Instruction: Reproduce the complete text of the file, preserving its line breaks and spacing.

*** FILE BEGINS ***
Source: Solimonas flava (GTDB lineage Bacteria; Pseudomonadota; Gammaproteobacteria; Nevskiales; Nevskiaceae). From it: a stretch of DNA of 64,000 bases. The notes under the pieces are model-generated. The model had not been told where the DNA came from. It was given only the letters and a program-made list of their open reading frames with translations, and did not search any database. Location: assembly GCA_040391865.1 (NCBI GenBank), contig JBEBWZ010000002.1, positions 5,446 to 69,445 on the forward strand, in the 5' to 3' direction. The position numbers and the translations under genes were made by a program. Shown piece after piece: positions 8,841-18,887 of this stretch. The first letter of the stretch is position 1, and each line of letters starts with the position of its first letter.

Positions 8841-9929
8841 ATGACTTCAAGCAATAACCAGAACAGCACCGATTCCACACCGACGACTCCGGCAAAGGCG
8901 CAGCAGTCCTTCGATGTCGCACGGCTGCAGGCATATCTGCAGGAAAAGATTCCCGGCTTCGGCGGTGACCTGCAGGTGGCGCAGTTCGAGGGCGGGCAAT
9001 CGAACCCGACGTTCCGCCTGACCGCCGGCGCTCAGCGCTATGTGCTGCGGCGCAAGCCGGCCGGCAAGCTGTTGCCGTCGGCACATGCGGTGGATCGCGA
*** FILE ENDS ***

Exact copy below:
Source: Solimonas flava (GTDB lineage Bacteria; Pseudomonadota; Gammaproteobacteria; Nevskiales; Nevskiaceae). From it: a stretch of DNA of 64,000 bases. The notes under the pieces are model-generated. The model had not been told where the DNA came from. It was given only the letters and a program-made list of their open reading frames with translations, and did not search any database. Location: assembly GCA_040391865.1 (NCBI GenBank), contig JBEBWZ010000002.1, positions 5,446 to 69,445 on the forward strand, in the 5' to 3' direction. The position numbers and the translations under genes were made by a program. Shown piece after piece: positions 8,841-18,887 of this stretch. The first letter of the stretch is position 1, and each line of letters starts with the position of its first letter.

Positions 8841-9929
8841 ATGACTTCAAGCAATAACCAGAACAGCACCGATTCCACACCGACGACTCCGGCAAAGGCG
8901 CAGCAGTCCTTCGATGTCGCACGGCTGCAGGCATATCTGCAGGAAAAGATTCCCGGCTTCGGCGGTGACCTGCAGGTGGCGCAGTTCGAGGGCGGGCAAT
9001 CGAACCCGACGTTCCGCCTGACCGCCGGCGCTCAGCGCTATGTGCTGCGGCGCAAGCCGGCCGGCAAGCTGTTGCCGTCGGCACATGCGGTGGATCGCGA